Fascinating information may be found when looking back at the ancient history of Yorkshire’s villages. Ackworth, near Pontefract, is a good example. Today, the area comprises four parts: High Ackworth, Low Acworth, Ackworth Moor Top and Brackenhill.
Ackworth was possibly a Roman settlement as there is evidence of a smelting works within the village which, itself, probably came into being during the Anglo Saxon period.
There are possibly two ways the name has been derived. First, from the Anglo Saxon words ‘Ake’ or ‘Aken’ meaning ‘oak’ and ‘uurt’ or ‘worth’ meaning a clearing, homestead or enclosure. Alternatively, it may come from the Anglo Saxon name ‘Acca’ and when added to ‘worth’ could suggest ‘Acca’s worth or ‘Acca’s enclosure’.
The first Ackworth church was established around the eighth century and the monks of Lindisfarne are believed to have stopped there with the body of Saint Cuthbert around 875. They had fled when the Danes took the Lindisfarne monastery, carrying with them St Cuthbert’s body around a number of locations. The church of St Cuthbert in the centre of Ackworth is believed to have taken its name from this.
In the 1086 Domesday Book, Ackworth is recorded as Aceuurde with two manors (High and Low Ackworth) which has been developed over the centuries to its present title. The area was mentioned with a church, a priest and a mill and populated by about 40 inhabitants.
Ilbert de Lacy was in control of Ackworth, being under the Honour of Pontefract, after the 1066 Norman invasion. Hugh de Laval gave the church to Nostell Priory around 1119-1129 and this lasted until the dissolution of the monasteries. A Chapel of Our Lady was founded in Ackworth Church in 1333 by Isabella de Castleford.
Speculation surrounds the date of the village cross. Pevsner in Yorkshire The West Riding (1959) offers the following: “On the Village Green Churchyard Cross, that is medieval shaft with Tudor ball on top’. Allegedly, a cross on top of the shaft was knocked off by Cromwell’s Roundhead troops when in 1648 they were occupying Ackworth. It was subsequently replaced by a ‘ball’ symbol of the world.
Earlier, the Bubonic Plague of 1645 drastically affected Ackworth as it did many other communities. Approximately 153 people suffered and died in Ackworth. Victims were buried close to a ‘burial field’, where it is believed victims from an English Civil War battle were already interred. A ‘Plague Stone’ at the top of Castle Syke Hill leading from Ackworth to Pontefract is a reminder of how for many months this was the only contact between the village and the outside world. The stone is said to date from an outbreak of plague in 1705.
A significant development took place in Ackworth during the mid-18th century with the establishment of a Foundling Hospital, as an appendage to the one in London. Construction of the Ackworth site stretched from 1757 to 1762.
The hospital lasted until September 1773 after taking care of more than 2,600 children. Six years later, Ackworth School was founded on the site by eminent physician John Fothergill on behalf of the Quakers. Those educated at Ackworth included poets Jeremiah Holmes Wiffin and Bernard Barton and writer William Howitt.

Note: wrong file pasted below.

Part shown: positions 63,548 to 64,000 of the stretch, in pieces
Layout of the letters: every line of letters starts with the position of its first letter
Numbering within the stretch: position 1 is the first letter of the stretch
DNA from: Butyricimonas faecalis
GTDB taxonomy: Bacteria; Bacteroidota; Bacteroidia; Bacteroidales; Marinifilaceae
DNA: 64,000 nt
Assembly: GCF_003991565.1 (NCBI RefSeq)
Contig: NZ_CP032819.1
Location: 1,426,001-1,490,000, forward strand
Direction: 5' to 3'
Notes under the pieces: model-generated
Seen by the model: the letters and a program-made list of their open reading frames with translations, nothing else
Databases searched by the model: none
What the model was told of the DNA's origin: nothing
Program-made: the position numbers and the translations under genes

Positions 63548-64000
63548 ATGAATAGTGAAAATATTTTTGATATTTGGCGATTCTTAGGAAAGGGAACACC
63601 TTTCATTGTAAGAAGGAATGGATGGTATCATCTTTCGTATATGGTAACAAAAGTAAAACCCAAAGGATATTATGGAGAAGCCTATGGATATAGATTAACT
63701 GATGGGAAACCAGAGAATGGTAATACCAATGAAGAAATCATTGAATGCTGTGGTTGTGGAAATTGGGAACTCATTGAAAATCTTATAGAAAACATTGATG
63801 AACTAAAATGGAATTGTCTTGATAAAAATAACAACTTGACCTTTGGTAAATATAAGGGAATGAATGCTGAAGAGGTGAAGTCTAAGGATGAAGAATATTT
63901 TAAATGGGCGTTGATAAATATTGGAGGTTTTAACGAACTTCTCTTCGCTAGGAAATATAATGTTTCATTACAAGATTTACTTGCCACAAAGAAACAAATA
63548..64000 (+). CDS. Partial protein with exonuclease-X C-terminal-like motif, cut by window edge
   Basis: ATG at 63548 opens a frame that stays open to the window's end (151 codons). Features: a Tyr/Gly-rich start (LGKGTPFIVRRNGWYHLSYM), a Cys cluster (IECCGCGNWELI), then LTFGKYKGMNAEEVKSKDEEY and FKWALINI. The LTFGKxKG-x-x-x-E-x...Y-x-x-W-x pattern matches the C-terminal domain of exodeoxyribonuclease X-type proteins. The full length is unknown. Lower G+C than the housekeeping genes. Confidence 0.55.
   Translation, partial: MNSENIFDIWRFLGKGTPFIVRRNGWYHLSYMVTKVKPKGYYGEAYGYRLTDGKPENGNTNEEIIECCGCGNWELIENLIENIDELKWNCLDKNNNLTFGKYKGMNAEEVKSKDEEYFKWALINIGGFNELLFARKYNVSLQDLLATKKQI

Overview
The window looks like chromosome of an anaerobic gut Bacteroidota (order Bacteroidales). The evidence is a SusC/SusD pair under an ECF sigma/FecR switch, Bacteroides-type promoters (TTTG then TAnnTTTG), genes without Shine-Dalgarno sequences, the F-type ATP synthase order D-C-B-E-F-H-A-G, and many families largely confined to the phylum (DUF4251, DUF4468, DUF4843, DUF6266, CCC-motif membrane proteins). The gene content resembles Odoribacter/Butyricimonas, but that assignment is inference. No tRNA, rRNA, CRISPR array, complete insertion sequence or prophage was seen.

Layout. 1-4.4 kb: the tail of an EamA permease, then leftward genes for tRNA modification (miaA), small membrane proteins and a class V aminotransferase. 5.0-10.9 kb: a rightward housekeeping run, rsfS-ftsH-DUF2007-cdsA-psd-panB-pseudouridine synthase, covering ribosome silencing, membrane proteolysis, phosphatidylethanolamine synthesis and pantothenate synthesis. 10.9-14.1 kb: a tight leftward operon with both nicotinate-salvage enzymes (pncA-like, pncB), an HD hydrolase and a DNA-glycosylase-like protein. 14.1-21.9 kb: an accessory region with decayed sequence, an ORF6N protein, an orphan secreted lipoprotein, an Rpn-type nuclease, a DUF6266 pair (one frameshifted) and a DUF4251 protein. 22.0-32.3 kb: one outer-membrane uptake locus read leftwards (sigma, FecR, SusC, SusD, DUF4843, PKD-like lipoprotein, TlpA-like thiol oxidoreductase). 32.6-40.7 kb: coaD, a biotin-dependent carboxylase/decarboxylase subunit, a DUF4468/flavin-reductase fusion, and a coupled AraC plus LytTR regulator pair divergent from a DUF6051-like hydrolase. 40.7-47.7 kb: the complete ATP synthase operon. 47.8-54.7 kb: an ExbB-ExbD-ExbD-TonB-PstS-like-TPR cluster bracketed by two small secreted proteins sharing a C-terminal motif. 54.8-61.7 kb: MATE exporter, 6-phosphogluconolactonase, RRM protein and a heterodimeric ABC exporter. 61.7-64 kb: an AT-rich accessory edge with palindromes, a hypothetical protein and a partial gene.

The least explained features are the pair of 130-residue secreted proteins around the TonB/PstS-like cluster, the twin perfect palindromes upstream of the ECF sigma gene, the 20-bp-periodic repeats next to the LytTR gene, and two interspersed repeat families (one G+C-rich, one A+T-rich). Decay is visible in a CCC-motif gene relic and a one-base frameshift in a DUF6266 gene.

A colourful character, John Gully, arrived in Ackworth in the 1830s having acquired Ackworth Park, erected around 1630. He was a former English prize-fighter, horse racer and politician who sat in the House of Commons from 1832 to 1837 for the Pontefract constituency. In 1862 he purchased the Wingate estate and collieries and died in Durham in 1863, but is buried at Ackworth.
A Roman Catholic church was built in Ackworth during 1840 in the Gothic Style while St Cuthbert’s Church was rebuilt in stone in 1855. The church is adorned with a number of stained windows and is rich in carved oak. A figure of St Cuthbert was placed in the niche of the porch. The new church was designed by J W Hugall, a British Gothic Revival architect who spent the early part of his career in Pontefract. The church of All Saints was erected at Ackworth Moor in 1889-91 as a chapel of ease to St Cuthbert’s.
Other churches included a Wesleyan chapel, a meeting house for the Society of Friends at Low Ackworth and a Primitive Methodist chapel at Moor Top.
Besides agriculture, stone quarrying had been developed in the Ackworth area, particularly Brackenhill and from the mid-19th century coal mining was developed on a significant scale with Acton Hall colliery (or Featherstone Manor colliery) and Hemsworth colliery being sunk.
Cutting through the village are two roads – the A638 from Wakefield to Doncaster and the A628 from Barnsley to Pontefract. During the coaching era stagecoaches passed through stopping at the Angel pub and the Boot and Shoe. Motorbuses then ran constantly to Pontefract, Wakefield, Leeds and Barnsley.
Ackworth was connected to the railway network on July 1, 1879, with the opening of a station on the Swinton and Knottingley Joint Railway. The station, located in Low Ackworth, closed to passengers in 1951, and closed altogether in 1959.
Over the last half-century, occupations for people living in Ackworth have altered considerably particularly with the demise of quarrying and mining. But the spiritual needs of the community, catered for since the time of the Anglo Saxons, still thrive today. Education has been a feature, and of a high standard, since the mid-18th century and that also continues.